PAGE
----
Back to 1996 4th Quarter Table of Contents

The Journal of Orthomolecular Medicine Vol. 11, 4th Quarter 1996

Epstein-Barr Virus (EBV) Infections in Patients

James A. Jackson, MT(ASCP)CLS, Ph.D., BCLD,Hugh D. Riordan, M.D., Neil Riordan, P. A., Sharon Neathery, M.T.

Download The Full Text Article in (PDF)

Back to 1996 archives

Back To Archive Home Page

Subscribe to the JOM

Physicians at The Center see many chronically ill patients with the complaint of “fatigue.” If the physical, history and preliminary laboratory tests (e.g., “atypical lymphocytes” on the WBC differential) warrant, the physician will order antibody titers for Epstein-Barr virus (EBV) viral capsid antigen (EBV VCA-IgG) and early antigen (EBV EA-IgG). Elevated EBV EA-IgG antibodies suggest recent or chronic-active infection and become undetectable weeks to months after on-set. Elevated EBV-IgG antibodies suggest a past infection.

In the patient population treated at The Center, elevated EBV antibody titer is a common finding. During a recent 33 day period, 32 patients seen at The Center had serological evidence of current, recent or past infection with EBV (Table 1).

Epstein-Barr virus (EBV), a member of the herpes group, infects many normal individuals through the B lymphocytes. The data in Table 1 tends to confirm this, 31 of the patients (97%)had antibody titers suggestive of past infection with EBV. If these patients have a competent immune system, the spread of the infection is prevented by TC cells and antibody which eliminate infected cells and virus. Most normal adults carry EBV throughout life with no ill effects (these patients will usually show an elevated EBV VCA-IgG, Table 1). Exceptions to this, of course, are patients who develop infectious mononucleosis. This disease is spread by healthy viral carriers via oropharyngeal shedding of EBV, usually through close salivary contact.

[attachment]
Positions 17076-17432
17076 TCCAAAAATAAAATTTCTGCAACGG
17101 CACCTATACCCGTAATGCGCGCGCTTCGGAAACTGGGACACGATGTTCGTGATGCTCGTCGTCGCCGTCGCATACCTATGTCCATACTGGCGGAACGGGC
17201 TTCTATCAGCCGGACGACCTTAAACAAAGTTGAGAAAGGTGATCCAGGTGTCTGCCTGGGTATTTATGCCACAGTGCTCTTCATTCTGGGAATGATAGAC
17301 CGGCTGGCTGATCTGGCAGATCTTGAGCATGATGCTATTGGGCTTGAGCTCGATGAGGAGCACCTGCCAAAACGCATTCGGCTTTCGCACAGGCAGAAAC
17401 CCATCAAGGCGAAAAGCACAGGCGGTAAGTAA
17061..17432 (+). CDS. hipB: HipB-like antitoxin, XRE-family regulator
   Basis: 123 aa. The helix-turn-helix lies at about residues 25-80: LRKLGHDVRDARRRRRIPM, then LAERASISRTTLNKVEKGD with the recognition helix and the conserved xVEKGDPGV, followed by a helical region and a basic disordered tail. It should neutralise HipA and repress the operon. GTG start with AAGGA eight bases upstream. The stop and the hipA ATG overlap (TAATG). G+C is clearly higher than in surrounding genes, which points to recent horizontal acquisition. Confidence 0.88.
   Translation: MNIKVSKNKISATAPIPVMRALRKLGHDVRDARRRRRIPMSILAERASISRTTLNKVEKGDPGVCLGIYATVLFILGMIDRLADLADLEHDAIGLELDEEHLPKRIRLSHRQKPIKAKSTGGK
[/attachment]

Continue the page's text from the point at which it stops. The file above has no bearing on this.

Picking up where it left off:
1. Department of Medical Technology, Wichita State University, 1845 Fairmount, Campus Box 43, Wichita, Kansas 67260-0043. 2.The Center for the Improvement of Human Functioning International, Incorporated, 3100 N. Hillside, Wichita, Kansas 67219.

Of a more serious concern is the association of EBV with several tumor types. These include Burkitt’s lymphoma (in Africa), nasopharyngeal cancer (in Southern China), and lymphomas associated with immuno-suppressed individuals. Immu-nosuppression may be inherited (immuno-deficiency), from organ transplantation (cyclosporin), or due to AIDS. In these patients the EBV virus replicates and infects more B cells. The virus is also migtogenic for B cells and these infected B cells tend to proliferate more rapidly. A chromosomal translocation in an infected B lymphocyte may lead to malignant transformation. The chromosomal translocation is usually between chromosome eight and 14, however, it may also occur between eight and two or 22.

An EBV infection can be monitored by the presence of antibodies to the EBV viral capsid antigens (VCA) and the EBV induced early antigen (EA). A current primary EBV infection shows high titers of IgM antibodies to VCA; past infections may show increased EBV VCA-IgG. A recent or chronicactive infection may be identified by elevated EBV EA-IgG. EBV EA-IgG antibodies become undetectable weeks to months after onset. Nineteen of 32 patients (59%), had EBV EA-IgG titers suggestive of active infection; two of these patients were previously diagnosed with Hodgkin’s disease. Both patients (M, 13 years old, and M, 47 years old) had evidence of an active infection: EBV EA-IgG of 1:320 and 1:40, respectively (normal <20). There have been several studies in the literature dealing with the association of Epstein-Barr virus in immunodeficiency and lymphomas. In one study, a higher mean titer of EBV-VCA antibodies was found in Hodgkin’s disease patients when compared to controls. There was no significant difference between non-Hodgkin’s lymphoma EBV-VCA antibody titers who have had no previous EBV infection and the controls.1 Another study listed who develop Burkitt tumors.2 Antibody three indications for the involvement of levels to EBV VCA, EBV EA, to measles EBV in the Burkitt tumor: identification and rubella viruses, to CMV (cytomegaof EBV-transformed lymphoblastoid lovirus), and to Toxoplasma gondii were tumor cells, which contain mostly viral measured in 100 patients with Hodgkin’s nucleic acid; all tumor patients have EBV disease (HD). Anti-EBV antibody titers for antibodies; and it is primarily children VCA and EA were significantly higher in